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  • Writer's picturePearl

Ocean Soup

Years ago, I took my young son on a whale watching trip in Cape Cod. The behemoths were all around, close and far. We could see their exhales over the water and their fluke print on the surface. The truly mind-blowing moment was the teamwork used to make a bubble net that trapped the plankton, krill, and small fish so three could have a meal. First to the surface were tiny bubbles. Following were the open baleen filled maws of the creatures slowly raising beyond the boarder of their water world, then sinking back down. After this otherworldly experience my little son promptly fell asleep for the trip back to shore.

These baleen whales are magnificent creatures unlike anything we see on land or in the air. They swim in groups and solo through the oceans taking in 5,000 gallons (think mid-sized swimming pool) of water to their bodies then, with their tongues, push it out through the baleen strainers that come down into their mouths. What else besides food have these creatures found in the water they strain? These days, they also ingest plastic.

Plastic was invented in the early 1900’s from natural polymers as a flexible, sturdy, easily shaped base product to form into useful items. During WWII plastic innovations abounded and were closely kept secrets of the main powers of the era. The various chemical based plastics were light, strong and replace the naturally occurring degradable rubber, zinc, and silk used for insulation, parachutes, ropes, and shock absorption. The light weight, durable, and malleable polymers made it into every part of our lives as post-WWII rebuilding and prosperity expanded human consumption and development. Plastic increased the ability to create beyond what nature could supply.

Only ten years later used and discarded plastic was observed as a persistent feature in the environment. It didn’t disappear back into the earth because it wasn’t from nature. In the 1950’s we launched a global scale chemistry experiment that has been well monitored and recorded. Humans and animal alike began to consume plastics as they were now part of the greater environment. The earliest recoded observation of a whale with plastic in its stomach was from 1971, only twenty years after making it to market. This first observation of ingested plastic was a large sheet. Since 2012 whale deaths due to consumption of plastic have become almost common place. Regularly they are found with 40-100 lbs of large sheets, fishing nets, nurdles, and plastic bags disrupting their digestion. There are organizations and governments supporting the removal; ocean plastics are being studied for their other, less obvious impacts on humans, animals, and the global processes.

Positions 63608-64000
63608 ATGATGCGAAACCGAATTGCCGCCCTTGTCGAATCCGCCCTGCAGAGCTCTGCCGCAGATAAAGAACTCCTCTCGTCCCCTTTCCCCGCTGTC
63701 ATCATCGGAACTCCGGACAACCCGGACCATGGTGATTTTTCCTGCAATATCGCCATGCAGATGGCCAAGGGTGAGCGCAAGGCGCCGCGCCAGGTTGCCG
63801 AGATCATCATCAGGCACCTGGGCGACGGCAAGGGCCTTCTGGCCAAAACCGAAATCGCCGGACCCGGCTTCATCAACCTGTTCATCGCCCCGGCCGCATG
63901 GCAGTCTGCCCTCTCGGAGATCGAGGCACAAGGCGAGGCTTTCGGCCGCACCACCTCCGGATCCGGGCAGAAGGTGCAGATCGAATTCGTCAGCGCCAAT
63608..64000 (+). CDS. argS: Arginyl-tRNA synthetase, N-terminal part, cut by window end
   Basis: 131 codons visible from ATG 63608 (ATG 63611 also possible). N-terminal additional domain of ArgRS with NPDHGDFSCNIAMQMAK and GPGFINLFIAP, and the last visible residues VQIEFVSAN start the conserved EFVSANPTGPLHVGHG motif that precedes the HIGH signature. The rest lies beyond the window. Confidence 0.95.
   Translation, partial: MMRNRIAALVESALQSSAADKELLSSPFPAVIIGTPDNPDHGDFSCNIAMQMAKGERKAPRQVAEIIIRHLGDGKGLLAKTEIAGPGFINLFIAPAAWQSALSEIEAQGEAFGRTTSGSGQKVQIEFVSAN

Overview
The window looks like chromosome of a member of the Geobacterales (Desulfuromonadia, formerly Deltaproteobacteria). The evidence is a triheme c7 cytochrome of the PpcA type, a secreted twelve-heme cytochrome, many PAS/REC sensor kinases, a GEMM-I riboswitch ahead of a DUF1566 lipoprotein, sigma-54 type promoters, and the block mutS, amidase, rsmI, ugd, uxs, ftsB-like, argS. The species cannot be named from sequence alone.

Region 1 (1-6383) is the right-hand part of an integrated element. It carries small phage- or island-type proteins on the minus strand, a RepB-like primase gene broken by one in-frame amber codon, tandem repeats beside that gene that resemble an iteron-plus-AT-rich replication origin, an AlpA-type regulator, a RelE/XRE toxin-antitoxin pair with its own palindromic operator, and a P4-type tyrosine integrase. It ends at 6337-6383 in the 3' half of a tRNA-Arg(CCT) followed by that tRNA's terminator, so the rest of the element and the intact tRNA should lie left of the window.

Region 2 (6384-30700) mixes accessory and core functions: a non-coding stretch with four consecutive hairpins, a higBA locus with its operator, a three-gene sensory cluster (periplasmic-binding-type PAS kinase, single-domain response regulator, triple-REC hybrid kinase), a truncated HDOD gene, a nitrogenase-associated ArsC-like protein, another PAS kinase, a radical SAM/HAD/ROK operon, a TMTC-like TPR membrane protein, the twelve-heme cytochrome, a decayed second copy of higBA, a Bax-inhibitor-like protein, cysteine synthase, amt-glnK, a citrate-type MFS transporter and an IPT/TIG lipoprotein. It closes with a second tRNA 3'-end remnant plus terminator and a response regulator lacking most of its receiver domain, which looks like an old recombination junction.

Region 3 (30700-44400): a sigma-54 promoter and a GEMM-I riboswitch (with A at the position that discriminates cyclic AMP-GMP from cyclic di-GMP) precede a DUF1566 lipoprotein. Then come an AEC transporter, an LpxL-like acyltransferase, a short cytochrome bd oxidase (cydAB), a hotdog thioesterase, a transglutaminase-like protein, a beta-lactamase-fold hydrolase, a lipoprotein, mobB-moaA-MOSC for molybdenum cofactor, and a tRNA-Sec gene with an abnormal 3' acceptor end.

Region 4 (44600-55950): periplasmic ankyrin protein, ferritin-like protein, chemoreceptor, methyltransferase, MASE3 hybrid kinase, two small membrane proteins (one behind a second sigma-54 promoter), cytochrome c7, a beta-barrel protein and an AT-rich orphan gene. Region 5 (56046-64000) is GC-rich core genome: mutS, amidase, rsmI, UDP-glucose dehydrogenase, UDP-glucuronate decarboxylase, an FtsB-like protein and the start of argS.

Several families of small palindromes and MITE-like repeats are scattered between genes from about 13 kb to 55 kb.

I look around my house and there’s plastic everywhere. From the insulation on the lamp cord to the rug on the floor. The toys and the paint my kids use. There are awesome sequins on their clothes and the waterproof shoes are all plastic. When we order something that comes in the mail, more plastic that only spends a moment in my life. I’m surrounded by plastic and it will be here forever. Now what do I do, even surrounded by plastic?



Well I slow down before I buy something and ask questions. Can I bundle this with other purchases, so they come in one box? Is this an impulse or a comfort buy? Normally, I would encourage buying locally, but we’re living through a global pandemic where going to a store for more than the necessities is a choice my family and many others aren’t making. When I go to the store I am still bringing my reusable bags, they are insulated with plastic; I’ve had them for years now and they hold up well with a bit of care. My produce goes directly into the cotton bags without the thin plastic one. I give my friends things in reusable grocery bags instead of the plastic ones—I live in NY State and there is a ban on single use plastic bags. I wash these bags when they are dirty, so even the dirt dusted carrots from the garden get put into them. I talk to my little kids, 7&4, about what toys they want and buy things they will play with for years—creative and multi-use—and hand down the old toys and books to friends, family, and good will. They are never bored, and they sure do have a huge stick collection that they build, play, and invent with. The bathroom is certainly a pain point, it’s so full of plastic, but I don’t want glass to break in there and I haven’t made the switch solid shampoo. My hair is color treated and I buy the big bottles from the salon, I’ve had them for two years and there’s still plenty left. We use other plant-based soaps that are in big bottles for the kids and for bubble baths. When I travel, I fill small silicone containers to take. The face scrub I use has almond shells, not microplastics for the abrasive. For now, I advise slowing down and thinking. Shift from thinking about plastic trash as waste, but as a finite resource and something that we will live with forever. I’m working on more practical recommendations and work arounds and processes for doing more with less—that is up and coming. I think about the whales, they are beautiful, smart, and work in teams to catch food. I think about whales. They live in an ocean full of our plastic and every bit we do to reduce what we create will make a difference.


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